The air cleaner I chose actually fits underneath the deck lid! Yay. I'm running a SVDA (single vacuum dual advance) distributor - hence the single vacuum hose connected to the side vacuum port on the carb. The second port on the carb is capped - see the black rubber cap about halfway down the carb body? If you had a dual vacuum distributor canister, I believe a hose would be connected from the rear of the canister to this port.

This BOCAR 3 PICT 34 carburetor needed some tweaking to work with my motor. It seemed the larger displacement, larger heads, and camshaft were sucking more fuel than the carb could deliver with its stock sized jets. The carb just wouldn't tune. So, I installed a 132.5 MAIN jet and a 57 IDLE jet. It made a HUGE difference. The carb started running right, and I was finally able to tune it. *It sometimes still won't idle when cold, but idles beautifully after it warms up a bit.

This little carburetor does just fine by the way. It has a nice acceleration band and highway speeds are easily reached and maintained. Because this motor in is a show quality car, I don't need dual carbs. It ain't a race car. If you haven't read The Engine page yet, this is a 1776cc with some nice innards. It just runs well with this carb - almost like it was meant to be set up like this.  *That's a joke. Get it?

In addition, the Vintage Speed exhaust system sounds awesome. It's throaty but not loud and flabby - just pleasant to the ears. It's not as quiet as the original VW pea-shooters but noticeably quieter than a merged header system. It's made in Taiwan I think but it's all stainless steel w/ good welds. Good quality. It's so nice to have a modern-flow exhaust system that FITS like a stocker!

*Note, whomever owns this car next ... PLEASE don't put dual carbs back on it. I've gone to a lot of trouble to make everything run right with this single carb setup.

See the video below to hear it run ...

I bought this from I haven't dealt with them much so I can't comment on their customer service. However, I can say that their shipping is pretty quick. 

The parts arrived in about 5 days and the order was correct. Anticipating their arrival, I removed the Weber 32/36 along with the old manifold and heat riser tubes. So, when the box hit the front door, I was ready to rock and roll.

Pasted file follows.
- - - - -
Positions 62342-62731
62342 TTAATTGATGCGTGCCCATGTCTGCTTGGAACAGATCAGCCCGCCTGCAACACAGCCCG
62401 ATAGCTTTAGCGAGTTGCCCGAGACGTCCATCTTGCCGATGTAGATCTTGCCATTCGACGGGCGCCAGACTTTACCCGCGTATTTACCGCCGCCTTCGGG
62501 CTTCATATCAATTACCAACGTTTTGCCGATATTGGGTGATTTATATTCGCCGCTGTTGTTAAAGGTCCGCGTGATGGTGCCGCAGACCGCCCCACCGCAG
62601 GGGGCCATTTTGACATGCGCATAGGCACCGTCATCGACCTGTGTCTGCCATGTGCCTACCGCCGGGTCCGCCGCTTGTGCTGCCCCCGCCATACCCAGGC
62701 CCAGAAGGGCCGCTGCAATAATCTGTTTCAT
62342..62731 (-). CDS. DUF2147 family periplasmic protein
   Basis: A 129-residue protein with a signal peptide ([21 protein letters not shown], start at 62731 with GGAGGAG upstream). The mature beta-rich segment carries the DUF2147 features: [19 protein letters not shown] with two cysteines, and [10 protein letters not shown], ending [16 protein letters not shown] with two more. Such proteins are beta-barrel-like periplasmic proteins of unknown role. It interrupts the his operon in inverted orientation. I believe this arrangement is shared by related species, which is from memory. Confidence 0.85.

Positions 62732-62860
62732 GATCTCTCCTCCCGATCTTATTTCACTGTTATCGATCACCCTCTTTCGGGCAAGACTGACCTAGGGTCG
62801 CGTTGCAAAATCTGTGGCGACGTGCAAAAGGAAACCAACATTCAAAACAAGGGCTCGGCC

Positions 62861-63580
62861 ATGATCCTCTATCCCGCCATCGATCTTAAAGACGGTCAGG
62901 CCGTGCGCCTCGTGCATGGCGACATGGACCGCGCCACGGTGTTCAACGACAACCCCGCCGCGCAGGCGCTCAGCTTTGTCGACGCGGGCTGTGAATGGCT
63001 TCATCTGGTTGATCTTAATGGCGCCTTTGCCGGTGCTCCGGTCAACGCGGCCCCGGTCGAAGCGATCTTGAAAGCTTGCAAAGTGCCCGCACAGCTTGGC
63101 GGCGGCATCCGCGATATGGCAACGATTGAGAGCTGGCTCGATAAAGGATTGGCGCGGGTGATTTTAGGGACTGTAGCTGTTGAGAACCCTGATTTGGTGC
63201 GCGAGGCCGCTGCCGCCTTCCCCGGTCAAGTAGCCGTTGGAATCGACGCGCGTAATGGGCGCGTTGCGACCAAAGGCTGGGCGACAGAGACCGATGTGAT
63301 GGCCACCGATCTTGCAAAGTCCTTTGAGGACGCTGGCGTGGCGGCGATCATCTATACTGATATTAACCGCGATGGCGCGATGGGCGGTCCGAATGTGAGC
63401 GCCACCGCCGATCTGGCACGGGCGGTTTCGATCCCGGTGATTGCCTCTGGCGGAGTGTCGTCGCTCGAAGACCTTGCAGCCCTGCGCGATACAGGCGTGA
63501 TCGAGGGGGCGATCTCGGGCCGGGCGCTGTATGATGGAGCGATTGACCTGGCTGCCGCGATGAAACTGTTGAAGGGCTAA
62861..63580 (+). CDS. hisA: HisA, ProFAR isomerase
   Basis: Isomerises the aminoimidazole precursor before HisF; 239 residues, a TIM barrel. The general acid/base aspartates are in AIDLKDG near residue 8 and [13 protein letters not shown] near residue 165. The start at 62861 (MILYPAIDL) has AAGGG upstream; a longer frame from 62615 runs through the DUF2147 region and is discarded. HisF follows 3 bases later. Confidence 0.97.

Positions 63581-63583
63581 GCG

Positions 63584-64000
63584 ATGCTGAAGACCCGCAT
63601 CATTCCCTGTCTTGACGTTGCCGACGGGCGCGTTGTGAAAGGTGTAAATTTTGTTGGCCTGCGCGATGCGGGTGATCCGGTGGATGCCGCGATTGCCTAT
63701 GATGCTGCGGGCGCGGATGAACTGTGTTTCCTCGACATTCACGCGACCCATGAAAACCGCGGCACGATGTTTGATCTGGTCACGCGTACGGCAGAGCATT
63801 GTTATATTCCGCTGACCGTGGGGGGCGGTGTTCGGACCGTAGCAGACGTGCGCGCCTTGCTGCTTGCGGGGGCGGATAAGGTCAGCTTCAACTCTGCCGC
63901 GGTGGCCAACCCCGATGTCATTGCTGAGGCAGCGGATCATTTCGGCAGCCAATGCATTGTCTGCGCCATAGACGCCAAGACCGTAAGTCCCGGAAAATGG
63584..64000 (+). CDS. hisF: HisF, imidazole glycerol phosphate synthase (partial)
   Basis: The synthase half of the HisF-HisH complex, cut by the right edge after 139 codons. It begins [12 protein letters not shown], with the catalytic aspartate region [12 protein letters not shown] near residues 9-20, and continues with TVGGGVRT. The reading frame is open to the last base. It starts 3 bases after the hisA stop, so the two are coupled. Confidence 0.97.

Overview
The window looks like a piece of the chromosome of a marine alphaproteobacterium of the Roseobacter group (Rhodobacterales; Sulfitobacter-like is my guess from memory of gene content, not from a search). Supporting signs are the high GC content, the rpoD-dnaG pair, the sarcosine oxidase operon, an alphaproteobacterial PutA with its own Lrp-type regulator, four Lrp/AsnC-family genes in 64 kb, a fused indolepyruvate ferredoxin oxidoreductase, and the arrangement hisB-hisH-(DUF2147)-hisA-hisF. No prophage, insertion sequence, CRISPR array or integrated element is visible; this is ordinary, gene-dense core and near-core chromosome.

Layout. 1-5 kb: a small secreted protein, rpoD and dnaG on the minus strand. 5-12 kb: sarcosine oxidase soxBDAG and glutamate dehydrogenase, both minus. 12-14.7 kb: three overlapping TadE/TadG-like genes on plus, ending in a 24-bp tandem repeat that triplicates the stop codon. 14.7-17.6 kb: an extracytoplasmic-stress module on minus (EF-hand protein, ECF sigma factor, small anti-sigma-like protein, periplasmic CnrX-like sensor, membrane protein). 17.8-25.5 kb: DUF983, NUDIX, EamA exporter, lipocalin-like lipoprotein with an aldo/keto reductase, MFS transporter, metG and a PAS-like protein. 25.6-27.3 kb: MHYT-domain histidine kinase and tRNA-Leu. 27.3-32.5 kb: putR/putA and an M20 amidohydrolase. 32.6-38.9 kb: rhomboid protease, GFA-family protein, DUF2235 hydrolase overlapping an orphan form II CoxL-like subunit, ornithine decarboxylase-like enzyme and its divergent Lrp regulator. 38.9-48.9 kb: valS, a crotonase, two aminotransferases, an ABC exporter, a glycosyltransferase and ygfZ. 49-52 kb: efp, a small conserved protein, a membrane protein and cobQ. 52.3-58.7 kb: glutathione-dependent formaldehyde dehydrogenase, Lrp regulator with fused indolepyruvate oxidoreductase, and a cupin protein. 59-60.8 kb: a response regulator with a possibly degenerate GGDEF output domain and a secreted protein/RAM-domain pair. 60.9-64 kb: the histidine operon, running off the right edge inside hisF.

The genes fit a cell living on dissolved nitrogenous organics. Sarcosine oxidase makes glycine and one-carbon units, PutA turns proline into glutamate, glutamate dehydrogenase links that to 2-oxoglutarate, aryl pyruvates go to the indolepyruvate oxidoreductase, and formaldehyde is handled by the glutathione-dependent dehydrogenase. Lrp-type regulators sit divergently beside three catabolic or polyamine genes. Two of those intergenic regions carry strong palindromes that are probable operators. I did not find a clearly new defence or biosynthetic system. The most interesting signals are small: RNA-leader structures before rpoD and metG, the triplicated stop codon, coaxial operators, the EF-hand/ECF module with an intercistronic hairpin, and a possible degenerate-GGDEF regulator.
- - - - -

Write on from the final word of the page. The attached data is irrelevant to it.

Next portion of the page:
People often say how easy old VWs are to work on. I guess that's true to a certain degree. But, the design simplicity is greatly offset by the lack of working room. All this stuff; engine tin, intake manifold and nuts, heat risers, spark plugs, misc hoses and wires, and the exhaust system are crammed together quite snugly. Unlike the engine compartment of a classic American car where you can literally climb half way in, the VWs are MUCH more compact with plenty of opportunities for knuckle-busting, skin-gouging, and paint-scratching. I have strung together some impressive obscenities in the old VW garage ... including this installation. For example, two of the rear intake manifold nuts that secure the dual port ends to the heads are a real bitch - you know the ones I'm talking about. Ugh!

See the picture below for a look at the carb itself...

I am willing to take the blame for the Weber 32/36 progressive not working right. It's highly unlikely that the carb was "bad" - especially after I paid extra to set it up. So, I will swallow my pride and admit that I couldn't get it tuned correctly. And, I REALLY tried. 

Like I mentioned somewhere before, life is too short to screw around with stuff like that. I read books, I searched the web, I asked questions, I tinkered and tuned and tinkered and tuned and removed it and cleaned it and tinkered and tuned some more. Alas, I was left with a carb that either wouldn't idle or would race up to 2k RPM on its own.

BOCAR 3 PICT 34 Carburetor